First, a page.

Christmas is the time to celebrate old traditions with families and friends. Irish people have a few peculiar Christmas traditions, but our most merrymaking custom evolves around the traditional Irish Christmas dinner.
Christmas gluttony preparations start way early in October. We dare to say that it begins straight after women’s Christmas. But early December is when Irish kitchens begin to smell a lot like Christmas.
Counting how many will show up for the feast and deciding the right turkey size also starts earlier. In that, our traditions mirror other countries. But some traditional dishes add our own stamp on Christmas. So, if you want inspiration to bring an Irish feel to your celebration, here are a few things you can do.
The main event: Christmas dinner
The Traditional Irish Christmas dinner itself isn’t dramatically different from one in North America. On Christmas Day, families gather to carve up turkey and boiled ham served with gravy.
While North Americans would be tucking into mashed potatoes, we would also have roast potatoes and potato gratin. Yes, also. Not instead of. It’s Christmas; we like to live large and have two/three different potato dishes.
Cranberry sauce and sausage stuffing are also on the menu. However, they are much less prominent than in the USA. Brussels sprouts are a popular dish, and carrots too.
The most important part of the Irish Christmas dinner table setting isn’t food at all. It’s Christmas crackers. These tubes wrapped in Christmas paper have a paper crown and a little toy inside. A person pulls each end, and the one who gets the bigger half gets the prize.
Something sweet: Irish Christmas desserts
Once the main meal is over, it’s show time for the real star of the Christmas kitchen: the dessert. While we nibble on mince pies from early December, we tend to save the Christmas cake and pudding for the big day.
Irish Christmas Cake
This rich dark fruit cake is somewhat similar to barmbrack. The recipe takes currants, candied peel, spices, raisins, and sultanas mixed with butter, eggs, brown sugar, and molasses.
This delicacy needs extra time to get ready. So we usually make it at the end of October, wrap, and every so often, we add some brandy or whiskey. This process gives it enough time to settle and mature.
Then leading up to Christmas, we unwrap and finish the cake wrapping it with marzipan and topping it up with royal icing. Apart from adding extra flavor to the cake, the marzipan also prevents moisture from the dark base of the cake dyeing the icing. We use seasonal symbols such as holly, deer, Santa, and more to decorate the cake.
Irish Christmas Pudding
Christmas pudding or “plum pudding” uses the same ingredients as the cake, with the addition of plums or prunes. The cooking method is also different (we steam it instead), resulting in a very different texture.
When it is time to eat, we transfer the pudding to a serving dish, add a drop of brandy atop, and light a flame. Once the alcohol burns out, we serve it warm with custard, brandy butter, or brandy ice cream (our favorite). To decorate, we use Irish Christmas holly.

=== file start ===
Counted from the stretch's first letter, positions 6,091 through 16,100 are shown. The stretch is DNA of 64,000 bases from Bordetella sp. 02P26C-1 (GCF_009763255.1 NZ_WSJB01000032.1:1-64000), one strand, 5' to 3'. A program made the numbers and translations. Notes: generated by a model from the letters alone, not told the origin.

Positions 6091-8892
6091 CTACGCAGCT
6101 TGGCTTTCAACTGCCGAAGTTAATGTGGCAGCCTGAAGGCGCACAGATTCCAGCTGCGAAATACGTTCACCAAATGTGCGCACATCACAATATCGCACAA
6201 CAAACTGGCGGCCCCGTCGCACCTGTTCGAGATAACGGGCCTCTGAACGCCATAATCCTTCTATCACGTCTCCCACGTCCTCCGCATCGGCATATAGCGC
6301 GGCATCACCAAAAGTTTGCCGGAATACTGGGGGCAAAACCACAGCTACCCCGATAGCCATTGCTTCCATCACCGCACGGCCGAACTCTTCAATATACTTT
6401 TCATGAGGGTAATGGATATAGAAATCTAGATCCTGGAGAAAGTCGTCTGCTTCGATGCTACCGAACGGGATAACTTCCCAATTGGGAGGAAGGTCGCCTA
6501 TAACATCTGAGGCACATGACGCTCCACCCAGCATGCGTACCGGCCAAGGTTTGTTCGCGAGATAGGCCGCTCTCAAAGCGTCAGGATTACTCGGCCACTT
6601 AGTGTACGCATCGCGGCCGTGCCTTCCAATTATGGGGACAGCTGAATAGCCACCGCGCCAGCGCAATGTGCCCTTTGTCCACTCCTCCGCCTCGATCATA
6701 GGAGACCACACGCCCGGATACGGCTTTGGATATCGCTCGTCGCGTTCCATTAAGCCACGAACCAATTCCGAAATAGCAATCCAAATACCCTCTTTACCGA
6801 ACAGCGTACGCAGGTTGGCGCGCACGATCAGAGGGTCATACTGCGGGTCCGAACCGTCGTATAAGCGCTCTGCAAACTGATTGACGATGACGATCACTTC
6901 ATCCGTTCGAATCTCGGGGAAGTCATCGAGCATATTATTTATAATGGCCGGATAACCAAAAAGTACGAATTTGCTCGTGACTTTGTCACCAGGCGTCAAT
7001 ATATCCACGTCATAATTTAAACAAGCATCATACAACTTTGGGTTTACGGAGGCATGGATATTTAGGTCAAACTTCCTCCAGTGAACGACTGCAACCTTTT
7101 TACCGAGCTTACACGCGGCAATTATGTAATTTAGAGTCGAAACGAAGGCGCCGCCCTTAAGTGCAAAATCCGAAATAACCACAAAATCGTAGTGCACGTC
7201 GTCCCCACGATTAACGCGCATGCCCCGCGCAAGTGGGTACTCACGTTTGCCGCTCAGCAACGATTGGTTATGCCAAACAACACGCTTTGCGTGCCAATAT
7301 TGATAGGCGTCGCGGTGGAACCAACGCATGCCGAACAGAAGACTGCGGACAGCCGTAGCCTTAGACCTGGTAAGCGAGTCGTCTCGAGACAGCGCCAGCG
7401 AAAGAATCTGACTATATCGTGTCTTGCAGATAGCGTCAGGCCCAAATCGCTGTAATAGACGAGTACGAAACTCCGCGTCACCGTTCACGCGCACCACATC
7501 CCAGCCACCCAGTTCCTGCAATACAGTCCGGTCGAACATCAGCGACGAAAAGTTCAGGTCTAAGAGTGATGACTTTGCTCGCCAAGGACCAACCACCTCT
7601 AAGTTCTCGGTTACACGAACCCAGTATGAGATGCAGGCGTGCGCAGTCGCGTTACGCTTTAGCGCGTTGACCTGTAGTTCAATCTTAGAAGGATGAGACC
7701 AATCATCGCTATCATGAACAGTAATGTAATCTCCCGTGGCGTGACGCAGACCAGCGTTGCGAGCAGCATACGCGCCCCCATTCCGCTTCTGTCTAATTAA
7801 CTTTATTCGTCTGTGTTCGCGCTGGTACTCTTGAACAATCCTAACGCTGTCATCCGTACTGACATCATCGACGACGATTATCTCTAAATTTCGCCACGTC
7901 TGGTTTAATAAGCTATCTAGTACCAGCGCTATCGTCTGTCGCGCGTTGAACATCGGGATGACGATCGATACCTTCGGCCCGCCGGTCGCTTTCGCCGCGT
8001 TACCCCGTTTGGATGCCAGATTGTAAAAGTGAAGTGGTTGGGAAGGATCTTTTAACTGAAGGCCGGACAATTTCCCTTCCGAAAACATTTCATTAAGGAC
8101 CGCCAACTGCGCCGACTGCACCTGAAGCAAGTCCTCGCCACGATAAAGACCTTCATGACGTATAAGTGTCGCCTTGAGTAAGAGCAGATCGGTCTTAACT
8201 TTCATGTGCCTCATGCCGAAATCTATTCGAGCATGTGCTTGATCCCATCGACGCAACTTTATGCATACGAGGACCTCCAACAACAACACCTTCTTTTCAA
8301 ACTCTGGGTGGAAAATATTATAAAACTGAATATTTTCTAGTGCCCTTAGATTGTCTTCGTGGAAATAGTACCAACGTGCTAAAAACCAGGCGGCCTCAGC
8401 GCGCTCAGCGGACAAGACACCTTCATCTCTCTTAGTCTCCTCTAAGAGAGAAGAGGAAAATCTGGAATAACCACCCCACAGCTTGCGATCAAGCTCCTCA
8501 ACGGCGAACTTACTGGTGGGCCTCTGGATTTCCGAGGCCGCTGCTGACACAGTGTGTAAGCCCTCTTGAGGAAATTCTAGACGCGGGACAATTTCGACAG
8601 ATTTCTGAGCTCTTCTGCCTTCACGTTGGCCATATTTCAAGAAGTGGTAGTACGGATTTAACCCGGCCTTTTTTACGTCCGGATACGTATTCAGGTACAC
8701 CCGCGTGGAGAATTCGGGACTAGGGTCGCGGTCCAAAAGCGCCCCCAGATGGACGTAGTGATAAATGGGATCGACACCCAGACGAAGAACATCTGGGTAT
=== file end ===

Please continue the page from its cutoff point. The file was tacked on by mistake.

Irish Sherry Trifle
Sherry Trifle is a lighter option that’s also extremely popular. We make this with strawberry jelly, custard and whipped cream on top. The base takes a sherry-soaked Swiss-roll, which adds the characteristic taste. To decorate, we sometimes add fresh strawberries and sometimes fresh peaches and flaked almonds.
Mince pies are one of the most delicious Irish Christmas delicacies, especially if you like something spice for the season. We think we all do. Irish mince pies are small pastries filled with mincemeat, a mixture of diced dried fruits, sugar, spices, nuts, spirits, and fat.
You can make your mincemeat or buy it ready in jars. Supermarkets all over Ireland sell them, making our cooking a bit faster. As an alternative, we can also buy them read. Then the job is only to warm top it with cream before serving.
The drinks and after-dinner treats
After dinner and dessert, drinks and treats are great options to get warm and cozy while sitting by the fire and watching Christmas movies.
No special Irish meal is special without an Irish coffee to wrap it up, and Christmas is no different. In most Irish households, it is normal to have a glass of Irish coffee after the main event.
The traditional Irish coffee is an invention of Joe Sheridan, a chef at the Foynes Port near Limerick, Ireland. Joe created the drink in 1943, and it has grown in popularity since then.
Other popular and customary options are mulled wine, usually served before dinner, more like a welcome drink, Baileys, hot whiskey, or brandy and port.
After dinner, it is common for us to sit by the fireplace to watch Christmas movies and eat some Irish chocolates. We are fond of boxes of chocolates this time of year. (And if you’ve had Irish chocolate, you understand why.) Cadbury’s Roses, Quality Streets, and Celebrations are the most popular options.
Christmas leftover sandwiches
No matter how much we eat at dinner, we always have room for a Christmas leftover sandwich. Basically, we add whatever’s left from dinner; ham, turkey, cranberry sauce, you name it. That is usually the meal for Saint Stevens’ day. All over the internet, you can find recipes self-proclaiming to be the best sandwich recipe ever.
To sum it up
Like many other countries, most Christmas traditions in Ireland revolve around food and drinks. Our Traditional Irish Christmas dinner would be a roast turkey, different recipes of potatoes, stuffing, Brussels sprouts, gravy, cranberry, and bread sauce. The main star of the party, however, is the traditional Christmas desserts. If you want to add an Irish Flair to your festivities, these Irish foods can be a great helper.
Irish jewelry to spoil your loved ones this Christmas
Christmas is also the time to spoil her with meaningful gifts. Choose sparkly and pretty items that speak to her Irish heritage.